Just 12 days ago it seemed K-State had played itself out of the NCAA tournament. A heartbreaking loss to Colorado left Wildcat fans facing a stretch of 4 games that were all must wins and it looked like it would take a mighty effort just to go 2-2. Not only did the Cats answer, starting with the throttling of KU and finishing with last night’s grinding win in Lincoln, they’ve also played themselves back into consideration for a bye in the first round of the Big 12 tournament. That leads us to Saturday’s game, where the Big 12′s 4th place team comes into the Octagon of Doom to face the Wildcats, a place K-State has only lost once this season.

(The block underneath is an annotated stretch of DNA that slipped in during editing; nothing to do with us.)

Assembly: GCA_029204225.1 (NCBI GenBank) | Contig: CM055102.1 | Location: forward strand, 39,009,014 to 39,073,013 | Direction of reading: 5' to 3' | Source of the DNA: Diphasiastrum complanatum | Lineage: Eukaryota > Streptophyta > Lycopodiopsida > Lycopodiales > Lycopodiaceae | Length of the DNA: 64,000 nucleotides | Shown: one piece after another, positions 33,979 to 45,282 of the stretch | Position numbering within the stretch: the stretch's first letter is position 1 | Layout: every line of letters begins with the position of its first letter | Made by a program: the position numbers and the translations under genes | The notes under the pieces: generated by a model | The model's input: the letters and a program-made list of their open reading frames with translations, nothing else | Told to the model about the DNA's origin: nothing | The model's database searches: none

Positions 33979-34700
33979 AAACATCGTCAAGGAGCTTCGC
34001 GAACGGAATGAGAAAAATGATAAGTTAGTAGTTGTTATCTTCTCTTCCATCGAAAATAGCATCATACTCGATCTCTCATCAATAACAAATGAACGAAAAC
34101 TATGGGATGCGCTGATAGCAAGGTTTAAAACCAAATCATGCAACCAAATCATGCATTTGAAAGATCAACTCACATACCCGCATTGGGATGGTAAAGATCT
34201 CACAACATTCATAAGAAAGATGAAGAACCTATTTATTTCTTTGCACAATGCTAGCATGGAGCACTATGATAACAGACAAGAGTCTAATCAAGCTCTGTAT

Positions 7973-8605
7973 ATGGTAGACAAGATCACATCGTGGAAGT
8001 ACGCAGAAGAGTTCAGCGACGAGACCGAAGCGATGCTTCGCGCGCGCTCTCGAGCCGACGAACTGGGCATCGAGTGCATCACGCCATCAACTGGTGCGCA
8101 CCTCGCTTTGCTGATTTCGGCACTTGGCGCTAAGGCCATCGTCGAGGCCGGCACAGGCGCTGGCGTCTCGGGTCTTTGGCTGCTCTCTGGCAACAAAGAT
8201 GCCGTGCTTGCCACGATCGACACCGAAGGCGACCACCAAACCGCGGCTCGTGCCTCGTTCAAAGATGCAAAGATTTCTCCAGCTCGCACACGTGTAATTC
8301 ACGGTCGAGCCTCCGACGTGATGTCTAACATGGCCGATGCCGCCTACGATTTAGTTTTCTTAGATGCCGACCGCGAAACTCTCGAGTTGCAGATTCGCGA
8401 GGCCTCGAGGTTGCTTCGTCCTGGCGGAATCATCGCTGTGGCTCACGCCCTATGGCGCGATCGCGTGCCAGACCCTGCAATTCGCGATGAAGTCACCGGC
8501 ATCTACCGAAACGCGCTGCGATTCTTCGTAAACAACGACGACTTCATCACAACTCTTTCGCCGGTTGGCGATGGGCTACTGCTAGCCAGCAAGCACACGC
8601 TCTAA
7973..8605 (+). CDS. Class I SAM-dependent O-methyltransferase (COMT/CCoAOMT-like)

Before looking at the match-up, I want to revisit what these charts are meant to show for each match-up. Its not hard to figure out that I’m a fan of tempo-based stats like those advocated by kenpom.com and statsheet.com. However, these can become just as meaningless as old fashioned box score numbers if you don’t make an attempt to find trends that show how your team is performing in areas of efficiency and the four factors. The numbers definitely have some value in and of themselves, ie. you can look at K-State’s strength in offensive rebounding just by comparing them with the other teams in the league. Chart 1 shows both offensive and defensive efficiency as points per possession, the averages in Big 12 play for all Four Factors both offensively and defensively, and the average pace in for each team in Big 12 play. However, I wanted to go beyond just that, and it seems to me there are really 3 other significant ways you can look at these numbers. 1st, you can look at how your offense performs compared to how your defense performs on a game by game basis. Sure, the Cats may shoot well beyond their average in eFG%, but it doesn’t matter if they also play poor defense and allow their opponent to have a great shooting game; the game in Ames being a great example. Charts 2 and 4 both show this for each team by taking the offensive numbers and subtracting the defensive numbers for efficiency and for each of the four factors in the game. That gives you the net advantage (or disadvantage) gained in efficiency and each of the four factors for that individual match-up, which in turn should give you an idea of which areas a team is outplaying their opponents on a given night. Then when you look at a series of games, you should also then be able to see some trends of improvement or solid play, or taking advantage of match-ups to exploit weaknesses of an opponent. Charts 3 and 5 show the same games for each team, but demonstrate a 2nd way of looking at the numbers; how each team does in each category compared to their current average in Big 12 games. So those charts show both offensive and defensive numbers (instead of just one set of data like charts 2 and 4) with the offensive numbers listed first and the defensive numbers listed second. These charts will show many of the same trends, but in a little different way because they demonstrate how you perform “against yourself”, or how you perform compared to how you’d expect to perform based on your averages for each category. The 3rd way I haven’t taken the time to include, but would also show a different set of data comparisons, that would be how you perform in a game compared to your opponent’s Big 12 averages. It would also be informative, but that’s another extensive layer of data I simply didn’t have time to include; I still think there is plenty of worthwhile information using the other two methods of evaluation the statistics. The color coding for the charts: dark green = exceeding 9% or better than the opponent or the team’s average, light green = performing between 4 and 8% better than the opponent or the team’s average, grey = performing within 3% positive or negative compared to the opponent or team’s average, orange = performing between 4 and 8% worse than the opponent or team’s average, and red = exceeding 9% or worse of the opponent or team’s average. The first chart gives you the offensive and defensive efficiency numbers (points per possession) and average in Big 12 play of each of the four factors.